Aug 26

“Tallulah”: Three Wayward Women and a Baby

At its heart,Tallulah is about three women who think themselves unfit for parenthood for wildly different reasons, and while writer-director Sian Heder is unafraid to explore their many flaws, she fortunately refrains from passing judgment or drawing simplistic, moralizing conclusions. David Sims, The Atlantic

Sian Heder, a writer for Orange Is the New Black, is also the creative force behind a Netflix original film, available for streaming, called Tallulah. And for its “(t)hemes of motherhood, abandonment, loss, family and female identity…plumbed to their depths” (Katie Walsh, Los Angeles Times), it’s well worth the watch.

More from Walsh about the plot in brief:

Heder…reached into her own life experiences to write and direct the film, starring Ellen Page in the titular role as a nomadic young woman who has no attachments to any place or thing. She does, however, have a knack for attaching herself to people — her boyfriend Nico (Evan Jonigkeit), Nico’s mother, Margo (Allison Janney), and a baby she accidentally babysits, then accidentally kidnaps, in a good faith effort to keep her safe.

David Sims, The Atlantic, with more details:

…As the film begins, [her] relationship falls apart, and Tallulah finds herself in New York, stealing from fancy hotel rooms while posing as a housekeeper. There, she meets Carolyn (Tammy Blanchard), a permanently wasted socialite who seems obviously neglectful of her one-year-old daughter; in a moment of vigilante justice, Tallulah snatches the baby and begins pretending it’s her daughter…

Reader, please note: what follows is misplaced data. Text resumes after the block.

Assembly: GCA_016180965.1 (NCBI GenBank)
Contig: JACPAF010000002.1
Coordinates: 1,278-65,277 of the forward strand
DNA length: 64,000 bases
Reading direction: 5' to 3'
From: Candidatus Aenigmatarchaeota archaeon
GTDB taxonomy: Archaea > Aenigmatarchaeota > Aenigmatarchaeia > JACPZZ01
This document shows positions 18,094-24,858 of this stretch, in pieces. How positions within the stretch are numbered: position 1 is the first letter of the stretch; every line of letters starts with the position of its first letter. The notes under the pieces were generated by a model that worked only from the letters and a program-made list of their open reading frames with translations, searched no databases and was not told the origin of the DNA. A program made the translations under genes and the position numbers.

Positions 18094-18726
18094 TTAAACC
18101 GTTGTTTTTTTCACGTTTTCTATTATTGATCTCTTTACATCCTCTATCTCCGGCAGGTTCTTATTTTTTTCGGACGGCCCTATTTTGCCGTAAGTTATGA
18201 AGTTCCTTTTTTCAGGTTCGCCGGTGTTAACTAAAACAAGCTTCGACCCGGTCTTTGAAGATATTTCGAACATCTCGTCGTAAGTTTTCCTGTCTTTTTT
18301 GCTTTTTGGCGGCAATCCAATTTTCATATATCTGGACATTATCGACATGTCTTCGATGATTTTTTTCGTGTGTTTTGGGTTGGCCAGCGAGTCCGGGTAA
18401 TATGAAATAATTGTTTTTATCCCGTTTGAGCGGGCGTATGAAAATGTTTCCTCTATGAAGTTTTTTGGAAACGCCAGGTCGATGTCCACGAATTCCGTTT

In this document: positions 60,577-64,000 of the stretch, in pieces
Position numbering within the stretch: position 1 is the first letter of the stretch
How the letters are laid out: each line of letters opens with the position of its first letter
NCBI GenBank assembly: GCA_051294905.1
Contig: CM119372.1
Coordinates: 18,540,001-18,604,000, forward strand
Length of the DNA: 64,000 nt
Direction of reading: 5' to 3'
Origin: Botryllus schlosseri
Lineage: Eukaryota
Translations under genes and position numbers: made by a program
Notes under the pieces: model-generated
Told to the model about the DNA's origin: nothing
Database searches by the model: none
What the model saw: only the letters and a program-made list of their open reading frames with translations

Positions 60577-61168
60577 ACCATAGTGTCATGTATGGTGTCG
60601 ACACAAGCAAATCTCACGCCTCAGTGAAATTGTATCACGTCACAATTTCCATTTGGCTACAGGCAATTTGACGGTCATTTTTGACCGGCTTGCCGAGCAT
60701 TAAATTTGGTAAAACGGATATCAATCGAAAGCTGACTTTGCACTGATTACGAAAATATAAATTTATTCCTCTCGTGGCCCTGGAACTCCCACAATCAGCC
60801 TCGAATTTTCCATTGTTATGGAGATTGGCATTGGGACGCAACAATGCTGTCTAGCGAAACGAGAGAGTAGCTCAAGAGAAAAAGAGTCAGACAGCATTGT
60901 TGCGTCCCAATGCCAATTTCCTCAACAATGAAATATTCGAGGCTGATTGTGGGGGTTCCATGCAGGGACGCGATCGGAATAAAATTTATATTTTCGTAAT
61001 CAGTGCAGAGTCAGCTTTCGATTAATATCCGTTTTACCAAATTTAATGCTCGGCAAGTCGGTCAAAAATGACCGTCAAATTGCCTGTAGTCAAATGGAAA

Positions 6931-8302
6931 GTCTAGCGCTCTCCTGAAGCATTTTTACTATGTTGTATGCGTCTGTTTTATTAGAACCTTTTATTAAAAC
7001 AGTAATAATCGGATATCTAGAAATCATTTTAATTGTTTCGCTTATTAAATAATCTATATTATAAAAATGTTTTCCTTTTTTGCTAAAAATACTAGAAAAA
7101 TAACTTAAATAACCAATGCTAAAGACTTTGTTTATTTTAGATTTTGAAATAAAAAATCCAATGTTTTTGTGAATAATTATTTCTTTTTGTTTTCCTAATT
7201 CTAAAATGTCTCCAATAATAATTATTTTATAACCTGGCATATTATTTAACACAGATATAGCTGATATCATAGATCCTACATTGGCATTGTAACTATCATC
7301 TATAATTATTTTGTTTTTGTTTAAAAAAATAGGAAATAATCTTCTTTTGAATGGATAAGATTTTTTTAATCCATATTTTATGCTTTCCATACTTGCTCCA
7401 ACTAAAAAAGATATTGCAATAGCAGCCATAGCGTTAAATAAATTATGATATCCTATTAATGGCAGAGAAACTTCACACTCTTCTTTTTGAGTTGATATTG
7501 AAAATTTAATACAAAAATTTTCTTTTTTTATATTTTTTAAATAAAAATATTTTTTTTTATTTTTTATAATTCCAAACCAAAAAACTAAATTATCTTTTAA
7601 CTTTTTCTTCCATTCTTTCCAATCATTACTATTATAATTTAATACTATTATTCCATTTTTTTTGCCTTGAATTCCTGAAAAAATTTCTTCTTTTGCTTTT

Margo and Tallulah eventually form a bond, and life lessons are learned—that Margo should take more risks, that Tallulah can see the value of family and more traditional domesticity. But every time it seems that Tallulah is swerving into conventional Hallmark-movie territory, Heder does something unexpected. Rather than dropping Carolyn’s story once her baby is taken, the film zooms in on her grief, letting the audience feel the consequences of Tallulah’s actions. In a film of strong performances, Blanchard is probably the biggest surprise…

The trailer’s below:

Most critics agree that the acting rises above all else. Geoff Berkshire, Variety:

Page is simply superb in a complex role that perfectly plays to her gift for balancing deadpan comedy with surprisingly deep emotional reserves. And while she was a sterling support opposite Page in ‘Juno,’ Janney rises here nearly to the level of co-lead as an uptight control freak whose desire to cling to her family only serves to push them away.

Reliable character actress Blanchard is perhaps the biggest revelation, playing Carolyn at first as a spot-on parody of a certain kind of real housewife of self-absorption, but gradually peeling back her layers — in collaboration with Heder — to reveal the wounded woman underneath.

Neil Genzlinger, New York Times: “…(I)f there were an Oscar for best performance by children too young to know they’re in a movie, the twins playing this baby (Liliana and Evangeline Ellis) would be a shoo-in.”

Ty Burr, Boston Globe: “And when Uzo Aduba of ‘Orange’ turns up as a drily capable (and pregnant) child-services officer, Heder’s portrait gallery of motherhood — good, flawed, accidental, just trying to make it through the day — is complete.”

Autostraddle: “Lunch with Margo’s gay ex-husband [John Benjamin Hickey] and his new partner [Zachary Quinto] is one of the best scenes in the film, sketching a whole universe and providing a window into Margo and her husband’s marriage without trying to give more information than the audience can handle.”